Additional health advice:
Physical Activity for Everyone
Many people wonder how much physical activity they should do. National public health physical activity recommendations have been set for children and adolescents, adults, older adults and even special populations, such as pregnant women. Even if you don’t have a 30 minute window to dedicate to going for a walk or jog, that doesn’t mean you can’t add physical activity to your day. Think about physical activity as a lifestyle choice and look for ways to build more activity into your daily routine. Increasing your physical activity is one of the best things you can do for your physical and mental health and by making it a priority in your life, you’ll be more likely to stick with it over the long-term and reap its benefits!
Recommendations do differ by age and other special conditions. See below for recommendations by group.
Below are the recommendations for MOST adults (Source: Be Active Your Way. A Guide for Adults).
For even greater health benefits, adults can aim to increase their activity to 300 minutes (5 hours) of moderate intensity physical activity or 150 minutes of vigorous intensity physical activity each week and perform muscle strengthening activities on 2 or more days per week. Consider breaking up your physical activity into smaller chunks of time throughout the day. For the greatest health benefits, activity should be done at a moderate or vigorous level for at least 10 minutes at a time.
To learn more about recommendations for adults, visit the Physical Activity Guidelines for Americans website.
Children and Adolescents (ages 6-17)
Here is a summary of recommendations for children and adolescents (Source: Physical Activity Guidelines for Americans).
Key Guidelines for Children and Adolescents
- Children and adolescents should do 60 minutes (1 hour) or more of physical activity daily.
- Aerobic: Most of the 60 or more minutes a day should be either moderate- or vigorous-intensity aerobic physical activity, and should include vigorous-intensity physical activity at least 3 days a week.
- Muscle-strengthening: As part of their 60 or more minutes of daily physical activity, children and adolescents should include muscle-strengthening physical activity on at least 3 days of the week.
- Bone-strengthening: As part of their 60 or more minutes of daily physical activity, children and adolescents should include bone-strengthening physical activity on at least 3 days of the week.
- It is important to encourage young people to participate in physical activities that are appropriate for their age, that are enjoyable, and that offer variety.
To learn more about recommendations for children and adolescents, visit the Physical Activity Guidelines for Americans website.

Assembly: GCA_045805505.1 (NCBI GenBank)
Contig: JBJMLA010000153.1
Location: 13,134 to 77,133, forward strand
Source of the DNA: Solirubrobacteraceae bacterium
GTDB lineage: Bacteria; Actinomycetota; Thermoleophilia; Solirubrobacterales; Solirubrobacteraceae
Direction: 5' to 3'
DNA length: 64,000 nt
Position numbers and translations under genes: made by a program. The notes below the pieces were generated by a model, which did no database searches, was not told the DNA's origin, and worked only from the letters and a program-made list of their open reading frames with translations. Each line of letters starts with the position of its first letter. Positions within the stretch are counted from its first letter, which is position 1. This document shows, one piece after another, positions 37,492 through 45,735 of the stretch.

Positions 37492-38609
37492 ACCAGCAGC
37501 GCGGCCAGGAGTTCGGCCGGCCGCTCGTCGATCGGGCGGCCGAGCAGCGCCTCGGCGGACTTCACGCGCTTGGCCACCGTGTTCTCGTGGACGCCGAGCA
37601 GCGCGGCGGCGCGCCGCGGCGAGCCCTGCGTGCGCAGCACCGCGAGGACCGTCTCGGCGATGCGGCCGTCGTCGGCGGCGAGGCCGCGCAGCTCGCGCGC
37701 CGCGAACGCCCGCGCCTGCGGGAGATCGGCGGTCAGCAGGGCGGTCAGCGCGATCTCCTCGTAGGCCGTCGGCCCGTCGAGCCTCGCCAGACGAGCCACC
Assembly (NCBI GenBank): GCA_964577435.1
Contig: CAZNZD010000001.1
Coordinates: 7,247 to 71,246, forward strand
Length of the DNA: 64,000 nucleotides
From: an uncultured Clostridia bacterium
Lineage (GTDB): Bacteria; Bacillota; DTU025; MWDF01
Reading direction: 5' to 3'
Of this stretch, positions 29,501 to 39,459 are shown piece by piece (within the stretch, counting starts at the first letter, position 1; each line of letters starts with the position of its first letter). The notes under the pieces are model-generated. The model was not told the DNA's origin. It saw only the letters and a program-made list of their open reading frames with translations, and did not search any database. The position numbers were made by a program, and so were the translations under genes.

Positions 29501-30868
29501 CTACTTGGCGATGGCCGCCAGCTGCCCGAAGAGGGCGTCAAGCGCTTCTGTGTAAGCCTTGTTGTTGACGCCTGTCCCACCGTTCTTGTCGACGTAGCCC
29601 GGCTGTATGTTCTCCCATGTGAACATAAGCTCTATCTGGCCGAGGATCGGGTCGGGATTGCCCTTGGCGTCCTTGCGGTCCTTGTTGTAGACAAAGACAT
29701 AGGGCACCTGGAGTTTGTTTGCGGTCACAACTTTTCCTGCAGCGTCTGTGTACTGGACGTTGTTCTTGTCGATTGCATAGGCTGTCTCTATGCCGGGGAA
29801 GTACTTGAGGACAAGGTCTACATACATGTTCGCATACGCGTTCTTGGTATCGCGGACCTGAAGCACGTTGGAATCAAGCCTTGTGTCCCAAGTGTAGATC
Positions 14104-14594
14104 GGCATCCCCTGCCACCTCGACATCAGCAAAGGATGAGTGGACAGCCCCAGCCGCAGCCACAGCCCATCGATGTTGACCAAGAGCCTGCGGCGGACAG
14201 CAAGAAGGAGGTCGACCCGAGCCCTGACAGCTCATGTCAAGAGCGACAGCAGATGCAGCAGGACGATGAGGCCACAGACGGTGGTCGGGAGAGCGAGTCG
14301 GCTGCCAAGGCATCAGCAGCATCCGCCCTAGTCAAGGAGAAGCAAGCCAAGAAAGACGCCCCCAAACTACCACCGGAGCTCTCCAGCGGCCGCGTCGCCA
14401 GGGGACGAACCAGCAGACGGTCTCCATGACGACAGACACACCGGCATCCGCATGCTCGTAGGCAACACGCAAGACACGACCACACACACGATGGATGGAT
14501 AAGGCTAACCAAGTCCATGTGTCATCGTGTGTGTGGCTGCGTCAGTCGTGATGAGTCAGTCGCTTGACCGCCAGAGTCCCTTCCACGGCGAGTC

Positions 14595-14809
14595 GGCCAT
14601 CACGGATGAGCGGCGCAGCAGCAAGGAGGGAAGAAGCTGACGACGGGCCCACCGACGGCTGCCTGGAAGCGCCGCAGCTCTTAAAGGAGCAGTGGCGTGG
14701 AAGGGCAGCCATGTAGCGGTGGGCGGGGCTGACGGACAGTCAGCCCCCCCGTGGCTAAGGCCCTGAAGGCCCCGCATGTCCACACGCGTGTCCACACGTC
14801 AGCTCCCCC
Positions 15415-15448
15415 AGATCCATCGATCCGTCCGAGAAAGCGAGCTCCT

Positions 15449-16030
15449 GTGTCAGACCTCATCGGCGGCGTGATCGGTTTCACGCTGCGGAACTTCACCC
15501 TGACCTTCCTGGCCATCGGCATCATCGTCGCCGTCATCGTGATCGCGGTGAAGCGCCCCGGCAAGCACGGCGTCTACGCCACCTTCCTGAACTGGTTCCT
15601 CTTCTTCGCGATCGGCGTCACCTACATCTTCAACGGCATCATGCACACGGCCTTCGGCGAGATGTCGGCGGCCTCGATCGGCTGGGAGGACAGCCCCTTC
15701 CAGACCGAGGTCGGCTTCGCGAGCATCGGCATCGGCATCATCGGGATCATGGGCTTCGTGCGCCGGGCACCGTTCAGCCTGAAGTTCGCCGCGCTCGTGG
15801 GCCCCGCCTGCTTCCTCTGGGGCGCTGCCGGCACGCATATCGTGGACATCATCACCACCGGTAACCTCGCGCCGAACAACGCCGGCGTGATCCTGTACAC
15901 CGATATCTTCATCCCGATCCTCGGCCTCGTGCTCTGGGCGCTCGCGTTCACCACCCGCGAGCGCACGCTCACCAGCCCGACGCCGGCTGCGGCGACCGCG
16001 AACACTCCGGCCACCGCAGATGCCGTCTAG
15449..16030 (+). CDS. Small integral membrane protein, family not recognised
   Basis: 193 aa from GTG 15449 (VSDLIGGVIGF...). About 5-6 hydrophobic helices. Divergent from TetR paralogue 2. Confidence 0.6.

Pregnant or Postpartum Women
According to the 2008 Physical Activity Guidelines for Americans, it is safe for most healthy pregnant women to be physically active. Healthy women should get at least 150 minutes (2 hours and 30 minutes) per week of moderate-intensity aerobic activity, such as brisk walking, during and after their pregnancy. It is best to spread this activity throughout the week.
Healthy women who already do vigorous-intensity aerobic activity, such as running, or large amounts of activity can continue doing so during and after their pregnancy provided they stay healthy and discuss with their health care provider how and when activity should be adjusted over time.
If you are pregnant, you can consult the current physical activity guidelines for additional advice.
Older adults (65 years of age or older) who are generally fit and have no limiting health conditions can follow the guidelines listed above for adults (Physical Activity Guidelines for Americans, 2008).
When older adults cannot meet the general guidelines for adults (150 minutes of moderate-intensity aerobic activity a week), they should be as physically active as their abilities and conditions allow. Older adults should also do exercises that maintain or improve balance if they are at risk of falling. Older adults should determine their level of effort for physical activity relative to their level of fitness. Finally, older adults with chronic conditions should understand whether and how their conditions affect their ability to do regular physical activity safely.
For more information about physical activity for older adults, please refer to the guidelines.
For all individuals, some activity is better than none! If you are not currently active, then your goal should be to start low and go slow! That is, break up your activity into small bouts and start with lower intensities, and build slowly over time.
For more information about the national public health physical activity guidelines, watch the brief video clip below.